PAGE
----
By Bob Allen
Christians lost more than just a word when they began substituting modern euphemisms like “premarital sex” for the old-fashioned sin of “fornication,” a Southern Baptist theologian said in a recent essay.
Russell Moore, theology dean at Southern Baptist Theological Seminary in Louisville, Ky., argues in Touchstone magazine that the terms are not interchangeable.
Moore said the words “fornicate” and “fornication” — used more than 40 times in the King James Version of the Bible to condemn the consensual sexual intercourse between two people not married to each other — today sound as out-of-place to Christian ears as they do to the secular usage that ridicules Puritan norms now deemed obsolete.
Moore, however, who has a Ph.D. in systematic theology, said talking to teenagers and single adults about “abstinence” or “premarital sex” instead cedes ground to the sexual revolution.
“In the term ‘premarital sex,’ the emphasis is on timing,” Moore contended. “The act itself is the same; the ‘sex’ is unaltered linguistically. What changes ‘marital sex’ to ‘premarital sex’ is simply when one chooses to engage in it.”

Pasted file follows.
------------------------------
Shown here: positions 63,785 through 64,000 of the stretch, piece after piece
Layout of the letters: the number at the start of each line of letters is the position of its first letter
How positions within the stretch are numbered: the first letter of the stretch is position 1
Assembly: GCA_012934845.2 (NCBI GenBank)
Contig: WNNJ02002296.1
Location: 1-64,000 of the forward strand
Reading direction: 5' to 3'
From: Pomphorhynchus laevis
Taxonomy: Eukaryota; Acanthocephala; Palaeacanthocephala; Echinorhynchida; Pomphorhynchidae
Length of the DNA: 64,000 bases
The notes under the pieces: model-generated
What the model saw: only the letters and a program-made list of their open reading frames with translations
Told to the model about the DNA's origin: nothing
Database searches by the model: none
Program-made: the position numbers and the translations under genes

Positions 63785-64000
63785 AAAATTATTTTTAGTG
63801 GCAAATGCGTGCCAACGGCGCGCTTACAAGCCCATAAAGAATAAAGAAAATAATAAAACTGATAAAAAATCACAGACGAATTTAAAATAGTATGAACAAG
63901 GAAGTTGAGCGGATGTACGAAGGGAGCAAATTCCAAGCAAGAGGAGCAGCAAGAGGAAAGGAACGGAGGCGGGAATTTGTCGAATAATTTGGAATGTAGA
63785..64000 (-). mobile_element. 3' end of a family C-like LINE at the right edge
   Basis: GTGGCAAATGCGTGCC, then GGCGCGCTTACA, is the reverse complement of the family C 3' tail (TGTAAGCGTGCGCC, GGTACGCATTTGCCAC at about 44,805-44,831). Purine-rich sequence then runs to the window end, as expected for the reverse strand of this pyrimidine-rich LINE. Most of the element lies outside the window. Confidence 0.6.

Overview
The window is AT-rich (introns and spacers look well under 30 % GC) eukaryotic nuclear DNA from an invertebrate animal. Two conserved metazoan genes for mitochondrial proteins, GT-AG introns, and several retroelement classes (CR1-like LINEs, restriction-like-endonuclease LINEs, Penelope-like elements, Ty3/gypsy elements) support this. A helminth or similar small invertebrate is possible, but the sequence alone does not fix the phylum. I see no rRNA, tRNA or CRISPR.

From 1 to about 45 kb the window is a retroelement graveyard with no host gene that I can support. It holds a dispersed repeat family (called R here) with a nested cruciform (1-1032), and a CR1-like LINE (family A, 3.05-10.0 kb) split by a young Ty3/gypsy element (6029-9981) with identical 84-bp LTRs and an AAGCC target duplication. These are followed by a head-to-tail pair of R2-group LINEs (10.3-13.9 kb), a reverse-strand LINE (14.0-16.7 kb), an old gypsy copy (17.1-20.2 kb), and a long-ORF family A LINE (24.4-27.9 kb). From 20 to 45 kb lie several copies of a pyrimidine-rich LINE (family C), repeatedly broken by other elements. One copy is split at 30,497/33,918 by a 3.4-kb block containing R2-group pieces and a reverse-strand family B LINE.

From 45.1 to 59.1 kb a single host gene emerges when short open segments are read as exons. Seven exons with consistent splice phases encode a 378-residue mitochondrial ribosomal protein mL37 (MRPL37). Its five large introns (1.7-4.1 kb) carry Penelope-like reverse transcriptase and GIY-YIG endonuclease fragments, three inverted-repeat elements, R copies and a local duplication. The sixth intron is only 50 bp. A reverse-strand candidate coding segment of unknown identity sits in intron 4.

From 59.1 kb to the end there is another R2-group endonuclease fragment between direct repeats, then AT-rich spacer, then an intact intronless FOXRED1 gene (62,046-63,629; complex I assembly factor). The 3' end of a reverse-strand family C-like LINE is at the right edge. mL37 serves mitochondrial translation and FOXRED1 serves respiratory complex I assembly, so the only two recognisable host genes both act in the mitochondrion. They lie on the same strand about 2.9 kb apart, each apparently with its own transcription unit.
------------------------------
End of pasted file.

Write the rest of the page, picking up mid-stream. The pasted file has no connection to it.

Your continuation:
Moore said the word “fornication,” isn’t about timing but rather represents a “parody” of the marital act. He cited the passage in Ephesians 5 where Paul describes the union of male and female in Genesis 2 as a “mystery” that “refers to Christ and the Church.”
“The husband/wife union is a visible representation of the Christ/Church union,” Moore said, “a covenantal bond in which, as a head with a body, Jesus is inseparable from his bride, a bride he protects, provides for, leads, disciples, and sanctifies.”
“Fornication pictures a different reality than that of the mystery of Christ,” he continued. “It represents instead a Christ who uses the Church without joining her, covenantally, to himself.”
It is not just “naughtiness,” Moore said. “To use another word Christians find awkward and antiquated, it’s blasphemy.”
Moore said that is why the consequences for fornication in Scripture are so severe. “The man who leads a woman into sexual union without a covenantal bond is preaching to her, to the world and to himself a different gospel,” he said.
Moore said one problem with “premarital” language is it regards out-of-wedlock sex not as a sin to be repented of but as something that is automatically “fixed” by marriage.
“Fornication is, itself, an act of infidelity,” he said. “In the act of fornication, I am sinning against a future or a potential spouse, because I am indulging my desires apart from the self-giving of covenant union.”
Moore said he wouldn’t ban use of the terms “abstinence” and premarital sex” outright, but it is important for Christians “to recover a lexicon worthy of the gravity of human sexuality.”
“We don’t simply wish to say, ‘Wait more patiently,'” he advised. “True love waits, yes, but, more importantly, true love mates.”